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In 2012 I spent a number of weeks sailing the waters of Svalbard upon the SV Antigua as part of a the Arctic Circle residency. The boat which was built in 1957 in Thorne (UK) and served for many years as a fishing vessels, until it was completely re-built in the early 1990s in the Netherlands as a barkentine and equipped as a passenger ship. A barkentine has three masts with square sails on the foremast.

Here are some words from my dairy while onboard the ship.

Perspective and scale were completely changed here for me, to me the shore was 200 meters away and the glacier maybe 500 meters, but the shore was a mile and a half away and the glacier about 4 miles away. I was surprised by how much sound there was underwater, the sound of the air escaping from the icebergs was incredible it was like bring transported to another world. I spent my morning watching huge icebergs drip their water into the sea. I have never seen water move like it does around icebergs. We came across a large iceberg with different colors, pale white, light blue, dark blue and turquoise, it was the most majestic beautiful piece of ice I saw. It was different from every angle , parts of it looked like it had a meteors locked inside. My camera battery died just as we got close to it but in a way I appreciated that as I really just absorbed the ice, with my hydrophone in the water listening to it melt.

Just woke up to a huge iceberg outside my window, the sound of it scraping off the ship is terrifying and the sounds o f water dripping from it too; is an unusual boat sound. So ready for another adventure in paradise. Slept for 12 hours last night, feel so much better now. Our captain had sailed through last night to get us into this safe natural harbor called Trinity hamna, around 130 whalers were buried here 400 years ago. According to historical sources, Magdalenefjorden was first used by the English in the early days of the whaling era. They erected a land station on the headland and named the area Trinity Harbor. The station was closed in 1623, but the cemetery remained in use. It is known that the first tourists visited it in 1838, the cemetery must have been a gloomy scenery, strewn with whale and walrus bones, like eerie, white remains of enormous extinct species in a far away land. Several of the coffins had made their way through the snow, heaved up to the surface by the permafrost, half open and empty on account of polar bears. Other coffins remain untouched, covered in rocks. In 1979 Gravneset was said to look more like a campsite than a cemetery. Another clear and sunny day. The sounds of the icebergs scraping off the ship.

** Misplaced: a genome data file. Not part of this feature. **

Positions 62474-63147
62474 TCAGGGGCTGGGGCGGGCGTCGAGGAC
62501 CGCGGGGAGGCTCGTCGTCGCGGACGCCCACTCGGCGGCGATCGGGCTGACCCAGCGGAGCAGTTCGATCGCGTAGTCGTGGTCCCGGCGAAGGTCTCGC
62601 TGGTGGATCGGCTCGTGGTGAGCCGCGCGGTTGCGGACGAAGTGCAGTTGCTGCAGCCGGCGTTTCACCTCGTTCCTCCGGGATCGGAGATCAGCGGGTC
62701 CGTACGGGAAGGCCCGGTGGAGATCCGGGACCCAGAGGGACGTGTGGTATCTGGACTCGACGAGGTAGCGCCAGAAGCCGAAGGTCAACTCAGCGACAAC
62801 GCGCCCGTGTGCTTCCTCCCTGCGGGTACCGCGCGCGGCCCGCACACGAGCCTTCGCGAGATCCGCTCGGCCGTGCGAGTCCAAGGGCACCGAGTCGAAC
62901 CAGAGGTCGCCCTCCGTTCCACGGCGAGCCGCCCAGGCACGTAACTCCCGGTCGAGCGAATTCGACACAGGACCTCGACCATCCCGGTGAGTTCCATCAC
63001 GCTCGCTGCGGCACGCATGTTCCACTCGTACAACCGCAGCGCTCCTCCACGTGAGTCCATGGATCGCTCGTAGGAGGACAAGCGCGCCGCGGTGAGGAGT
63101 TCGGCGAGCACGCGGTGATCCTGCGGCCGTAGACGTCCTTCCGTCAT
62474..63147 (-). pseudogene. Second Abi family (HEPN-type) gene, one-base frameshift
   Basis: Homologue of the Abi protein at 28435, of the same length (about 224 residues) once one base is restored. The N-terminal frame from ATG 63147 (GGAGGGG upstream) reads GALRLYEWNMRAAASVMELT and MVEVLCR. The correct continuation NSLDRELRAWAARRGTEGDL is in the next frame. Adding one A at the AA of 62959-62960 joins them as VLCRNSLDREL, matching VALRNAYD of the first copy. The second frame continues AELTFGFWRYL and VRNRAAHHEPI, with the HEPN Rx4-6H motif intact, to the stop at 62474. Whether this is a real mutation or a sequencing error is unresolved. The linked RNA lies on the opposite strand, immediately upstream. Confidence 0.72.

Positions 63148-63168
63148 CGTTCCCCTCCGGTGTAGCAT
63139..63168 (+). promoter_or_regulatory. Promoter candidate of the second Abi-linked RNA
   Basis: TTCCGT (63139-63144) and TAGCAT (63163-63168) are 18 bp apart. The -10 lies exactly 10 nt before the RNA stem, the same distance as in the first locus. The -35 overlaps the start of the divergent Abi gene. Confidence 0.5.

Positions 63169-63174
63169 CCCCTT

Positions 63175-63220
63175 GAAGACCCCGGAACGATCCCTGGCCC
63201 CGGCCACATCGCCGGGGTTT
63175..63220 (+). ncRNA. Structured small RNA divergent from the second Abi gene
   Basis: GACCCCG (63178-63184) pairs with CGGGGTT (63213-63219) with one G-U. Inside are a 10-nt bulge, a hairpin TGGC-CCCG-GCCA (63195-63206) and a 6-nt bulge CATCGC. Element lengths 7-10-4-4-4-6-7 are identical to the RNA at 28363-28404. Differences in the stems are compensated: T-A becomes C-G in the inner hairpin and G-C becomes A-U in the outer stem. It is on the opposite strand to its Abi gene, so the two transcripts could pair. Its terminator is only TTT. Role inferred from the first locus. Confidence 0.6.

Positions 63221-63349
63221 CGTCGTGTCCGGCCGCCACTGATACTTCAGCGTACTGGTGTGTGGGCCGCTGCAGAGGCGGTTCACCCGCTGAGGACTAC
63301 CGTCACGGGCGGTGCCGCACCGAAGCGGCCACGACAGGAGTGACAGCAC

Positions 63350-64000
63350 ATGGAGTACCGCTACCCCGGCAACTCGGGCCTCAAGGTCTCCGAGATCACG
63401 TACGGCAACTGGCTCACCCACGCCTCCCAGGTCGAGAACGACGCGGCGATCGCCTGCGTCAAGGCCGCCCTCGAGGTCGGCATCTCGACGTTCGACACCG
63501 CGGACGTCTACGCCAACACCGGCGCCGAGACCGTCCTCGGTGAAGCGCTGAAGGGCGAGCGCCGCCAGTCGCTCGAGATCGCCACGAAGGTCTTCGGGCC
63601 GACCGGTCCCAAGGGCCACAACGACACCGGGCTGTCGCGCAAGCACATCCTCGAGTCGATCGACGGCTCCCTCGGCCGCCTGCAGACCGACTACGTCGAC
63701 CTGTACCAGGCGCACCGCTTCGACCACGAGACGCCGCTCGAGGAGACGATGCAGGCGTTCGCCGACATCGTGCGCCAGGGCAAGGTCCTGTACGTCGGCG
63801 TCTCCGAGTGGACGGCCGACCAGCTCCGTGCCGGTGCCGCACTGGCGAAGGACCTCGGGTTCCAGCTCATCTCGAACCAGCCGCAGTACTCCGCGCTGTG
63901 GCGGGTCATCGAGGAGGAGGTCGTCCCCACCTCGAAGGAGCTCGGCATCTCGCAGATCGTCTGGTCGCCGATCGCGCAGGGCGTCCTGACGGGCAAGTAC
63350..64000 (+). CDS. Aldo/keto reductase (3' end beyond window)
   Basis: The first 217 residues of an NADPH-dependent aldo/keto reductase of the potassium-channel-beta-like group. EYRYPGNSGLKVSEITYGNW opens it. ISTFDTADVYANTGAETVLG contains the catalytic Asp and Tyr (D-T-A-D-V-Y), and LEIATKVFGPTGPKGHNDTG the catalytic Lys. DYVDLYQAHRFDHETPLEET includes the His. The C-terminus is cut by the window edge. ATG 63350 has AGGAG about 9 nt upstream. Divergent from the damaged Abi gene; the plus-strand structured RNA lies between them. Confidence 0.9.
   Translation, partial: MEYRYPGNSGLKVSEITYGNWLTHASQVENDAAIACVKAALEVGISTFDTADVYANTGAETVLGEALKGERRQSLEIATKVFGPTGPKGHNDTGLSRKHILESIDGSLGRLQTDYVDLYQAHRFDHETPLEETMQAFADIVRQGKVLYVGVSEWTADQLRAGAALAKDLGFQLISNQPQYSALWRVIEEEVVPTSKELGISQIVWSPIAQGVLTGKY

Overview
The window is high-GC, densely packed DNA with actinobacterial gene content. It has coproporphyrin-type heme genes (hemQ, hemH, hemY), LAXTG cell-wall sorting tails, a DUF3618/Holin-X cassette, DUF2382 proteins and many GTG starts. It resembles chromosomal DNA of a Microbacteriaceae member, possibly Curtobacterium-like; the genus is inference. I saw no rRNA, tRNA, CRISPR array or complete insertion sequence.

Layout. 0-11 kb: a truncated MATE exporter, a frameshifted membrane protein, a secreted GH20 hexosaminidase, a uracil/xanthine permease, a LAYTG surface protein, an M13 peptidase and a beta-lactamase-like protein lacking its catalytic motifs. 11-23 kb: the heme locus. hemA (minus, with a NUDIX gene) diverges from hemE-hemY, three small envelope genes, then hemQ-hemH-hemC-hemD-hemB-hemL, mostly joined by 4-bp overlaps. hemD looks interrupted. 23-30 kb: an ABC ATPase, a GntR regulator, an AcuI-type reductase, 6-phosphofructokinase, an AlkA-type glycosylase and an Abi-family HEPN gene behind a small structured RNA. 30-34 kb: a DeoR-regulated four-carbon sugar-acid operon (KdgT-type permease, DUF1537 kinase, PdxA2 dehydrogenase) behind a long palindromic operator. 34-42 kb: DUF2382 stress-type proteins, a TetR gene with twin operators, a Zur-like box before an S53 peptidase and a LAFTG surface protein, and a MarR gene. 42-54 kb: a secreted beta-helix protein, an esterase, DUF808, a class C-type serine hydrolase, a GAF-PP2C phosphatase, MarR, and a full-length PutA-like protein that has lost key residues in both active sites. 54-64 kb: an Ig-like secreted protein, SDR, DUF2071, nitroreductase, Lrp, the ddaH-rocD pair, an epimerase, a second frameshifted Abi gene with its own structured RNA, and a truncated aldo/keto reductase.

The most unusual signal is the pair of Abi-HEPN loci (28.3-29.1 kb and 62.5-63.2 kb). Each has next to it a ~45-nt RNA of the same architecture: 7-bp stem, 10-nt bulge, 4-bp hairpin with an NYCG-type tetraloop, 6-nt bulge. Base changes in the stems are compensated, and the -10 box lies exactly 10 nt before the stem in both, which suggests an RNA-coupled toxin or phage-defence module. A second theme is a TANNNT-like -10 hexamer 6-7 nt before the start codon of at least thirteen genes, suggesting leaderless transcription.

We started our day by spotting polar bear tracks, I got very giddy and then things got very serious. The threat from them was very real. The captain went out after the guards to inspect the tracks. I was on the first boat of artists ashore, we stopped half way in the water as the guides were making a last check if it was safe for us to land . When we landed we had to stay in a huddled group until everyone was ashore and we got our instructions as to where was safe to work. It was quiet a large space considering . When we saw some polar bear tracks or something we thought might be a polar bear , we had to say fluffy animal or suspicious looking animal/rock, we could not saw polar bear ever, unless we were sure it was a polar bear. If we said polar bear, it meant that there would be 6 guns pointed in that direction. No one wanted to shoot a polar bear and no one had since 1996 but they were a very real threat, all of our polar bear guards also had flare guns, and if one came near (which they didn't) they would first shoot the flare gun and then shoot at the snow in front of the animal.

I had land sickness yesterday the most bizarre feeling, makes you want to hug the ground and hold on in the hope that everything stops swaying. There is such a primal purity to this place. There is something so melancholy about this place, maybe its the fact that we are at a graveyard, or the death of 1000's of whales took place here.

Snow on deck, the most beautiful snow flakes I have ever seen, perfectly formed, like something I have seen under a microscope. Landing on my hand and face and tongue, felt like such a privilege to have something so beautiful and perfectly formed dissolve on my tongue and become part of me for a short while.